True to my Twitter profile description, I really do love a chunky heel (and chunky cheese really is my nemesis because of its stench). Even better when it’s one that keeps you on the ground in sturdy fashion so for a while I’ve been meaning to write about two relative shoebies (like errr.. newbies and shoes mixed together), to extol the virtues of their distinctive visions of walk-friendly footwear.
Strictly speaking Purified isn’t really a “shoebie” as such, even though they’ve only been going for a handful of seasons. They’ve rapidly they have build up an impressive list of stockists such as Dover Street Market, Net-a-Porter and Opening Ceremony. Shoe designer, Dominic Webster, who was formerly a creative director of Six London and art director Simone See came together over a mutual interest of wanting to create a shoe brand that connected with their passions, namely art, film and interiors. They have the backing of parent company Hudson Shoes, which gave them the freedom to create, as sourcing and production was taken care of (which incidentally makes for contemporary level pricing despite the quality being on par with higher marked-up shoe brands). As it stands Purified as a brand feels like it’s been around much longer than it has precisely because both Webster and See have a precise vision of what they do. “It’s how we’d want to dress our house,” explained Webster in a nutshell as the two apply their aesthetic tastes in other fields, to footwear so that Purified, with everything from its logo to the packaging to their in-store installations to in-house Tumblr blog feel like they are building a world around their shoes. Every shoe is stamped with their emblem of a magpie – an intelligent bird. As in exactly the sort of women (and men) that would buy into Purified. Webster and See single out customer “types” such as the Comme des Garcons-wearing “goth grannies” and the Scandi-leaning “rock chicks”. Unsurprisingly black features heavily but in ways that will convince even rainbow ravers like myself.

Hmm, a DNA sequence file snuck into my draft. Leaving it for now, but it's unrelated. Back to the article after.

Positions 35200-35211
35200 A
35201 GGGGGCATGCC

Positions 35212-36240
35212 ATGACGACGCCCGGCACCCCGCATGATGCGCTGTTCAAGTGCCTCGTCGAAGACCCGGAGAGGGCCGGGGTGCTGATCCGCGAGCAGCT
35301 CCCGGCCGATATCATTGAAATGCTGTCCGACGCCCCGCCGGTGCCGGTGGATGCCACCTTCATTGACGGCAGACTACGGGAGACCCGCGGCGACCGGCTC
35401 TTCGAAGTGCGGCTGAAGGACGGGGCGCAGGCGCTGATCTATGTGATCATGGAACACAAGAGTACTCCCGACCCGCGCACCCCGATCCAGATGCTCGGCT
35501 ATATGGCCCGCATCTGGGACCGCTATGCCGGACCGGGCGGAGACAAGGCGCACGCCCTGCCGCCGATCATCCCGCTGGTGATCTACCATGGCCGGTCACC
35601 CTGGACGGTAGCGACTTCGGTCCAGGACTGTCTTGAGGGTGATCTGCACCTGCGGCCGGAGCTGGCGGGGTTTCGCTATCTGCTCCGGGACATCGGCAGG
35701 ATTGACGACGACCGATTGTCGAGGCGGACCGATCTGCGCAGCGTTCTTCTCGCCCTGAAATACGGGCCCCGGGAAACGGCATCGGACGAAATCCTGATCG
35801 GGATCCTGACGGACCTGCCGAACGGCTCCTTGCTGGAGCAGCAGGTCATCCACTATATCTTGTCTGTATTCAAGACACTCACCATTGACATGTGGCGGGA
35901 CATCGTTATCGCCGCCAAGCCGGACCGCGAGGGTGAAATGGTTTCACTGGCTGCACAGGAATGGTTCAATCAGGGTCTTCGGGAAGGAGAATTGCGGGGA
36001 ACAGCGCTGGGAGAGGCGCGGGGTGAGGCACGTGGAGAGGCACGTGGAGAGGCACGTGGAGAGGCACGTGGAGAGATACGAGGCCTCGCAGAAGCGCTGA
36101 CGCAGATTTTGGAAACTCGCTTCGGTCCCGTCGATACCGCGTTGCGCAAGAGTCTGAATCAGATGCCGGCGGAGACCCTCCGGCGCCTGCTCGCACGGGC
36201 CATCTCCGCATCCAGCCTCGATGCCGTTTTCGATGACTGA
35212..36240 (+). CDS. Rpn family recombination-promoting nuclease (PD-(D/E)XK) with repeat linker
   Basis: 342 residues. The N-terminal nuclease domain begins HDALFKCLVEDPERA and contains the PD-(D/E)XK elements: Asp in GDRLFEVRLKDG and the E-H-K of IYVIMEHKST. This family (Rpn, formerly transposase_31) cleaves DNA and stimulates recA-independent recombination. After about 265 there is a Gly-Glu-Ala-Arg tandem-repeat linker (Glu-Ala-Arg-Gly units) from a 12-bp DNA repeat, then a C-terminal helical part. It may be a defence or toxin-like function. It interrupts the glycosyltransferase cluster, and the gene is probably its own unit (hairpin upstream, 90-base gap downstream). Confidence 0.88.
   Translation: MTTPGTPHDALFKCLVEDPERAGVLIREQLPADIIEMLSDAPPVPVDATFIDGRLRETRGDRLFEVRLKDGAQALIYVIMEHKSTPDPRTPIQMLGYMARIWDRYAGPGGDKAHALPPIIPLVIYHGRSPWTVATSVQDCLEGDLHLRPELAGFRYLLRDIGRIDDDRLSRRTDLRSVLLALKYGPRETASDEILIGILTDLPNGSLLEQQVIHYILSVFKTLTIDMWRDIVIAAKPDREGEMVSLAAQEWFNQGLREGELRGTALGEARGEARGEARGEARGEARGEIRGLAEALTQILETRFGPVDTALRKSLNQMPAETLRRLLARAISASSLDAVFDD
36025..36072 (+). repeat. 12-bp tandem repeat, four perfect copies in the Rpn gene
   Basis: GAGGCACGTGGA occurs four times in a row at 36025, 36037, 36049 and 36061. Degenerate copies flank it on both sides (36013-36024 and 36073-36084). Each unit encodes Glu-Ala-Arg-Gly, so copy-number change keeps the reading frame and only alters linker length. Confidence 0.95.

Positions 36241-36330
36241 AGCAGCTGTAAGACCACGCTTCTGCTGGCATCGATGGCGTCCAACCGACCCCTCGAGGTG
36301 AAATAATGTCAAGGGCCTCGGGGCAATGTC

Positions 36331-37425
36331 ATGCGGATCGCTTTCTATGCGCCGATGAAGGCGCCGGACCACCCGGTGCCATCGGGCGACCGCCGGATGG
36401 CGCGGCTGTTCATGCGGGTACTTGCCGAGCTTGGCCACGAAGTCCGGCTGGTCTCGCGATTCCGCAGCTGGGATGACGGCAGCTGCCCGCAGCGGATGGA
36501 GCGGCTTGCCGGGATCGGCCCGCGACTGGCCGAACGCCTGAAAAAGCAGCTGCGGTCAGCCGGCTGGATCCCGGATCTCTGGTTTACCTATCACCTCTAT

Purified’s core “Patti” boot, for instance features hiking boot lace-up hooks and metal details slotted in at the back of the heel and at the toe cap and the heel itself slants at an angle. These details collectively make Purified’s dose of black feel like it’s got oomph and substance. Their ongoing collaboration with the legendary Northampton-based George Cox, creator of the original brothel creeper in 1949, is my natural Purified shoe of choice and for AW14, they come in styles of brown snakeskin and perforated white leather. My Purified-feet are currently living in their Polly tasseled loafer on in navy patent. They always manage to garner remarks from feet onlookers despite their less-than-ostentatious appearance. Sturdy definitely doesn’t mean boring in the case of Purified.
Entering the chunky and sturdy footwear market is Kult Domini, designed by Kate Deeley, whose signature 70s-inspired round toed brogue is taking a surefooted step towards dispelling the idea that high end shoes need to have a three inch and above stiletto heel attached to it. “Some people were a bit hesitant and didn’t know how to take it. It’s in the luxury price bracket of a cocktail shoe but it’s a flat,” said Deely. There have been early adopters though such as LN-CC. The way I see it, surely the shoes that get extra miles pounded on the pavement, need to be well made to withstand all that walking. Kult Domini’s shoes developed in brogue-specific factories in Italy have been meticulously well crafted and rendered in unusual textures that Deely selects from the premium Italian leather fairs. Deely previously worked in accessories for Victoria Beckham and Vivienne Westwood but her own shoe venture underwent an indepth research process so that the unique round toe that you see below could be made. There’s something endearingly childlike about Kult Domini’s shoes. They’re friendly looking because of the roundness. And of course they’re kind to the feet because of their shape. Chunky heel aficionados can rejoice collectively.
For AW14, Kult Domini has teamed up with Leutton Postle so they could go really go wild with printed ponyskins and iridescent leathers.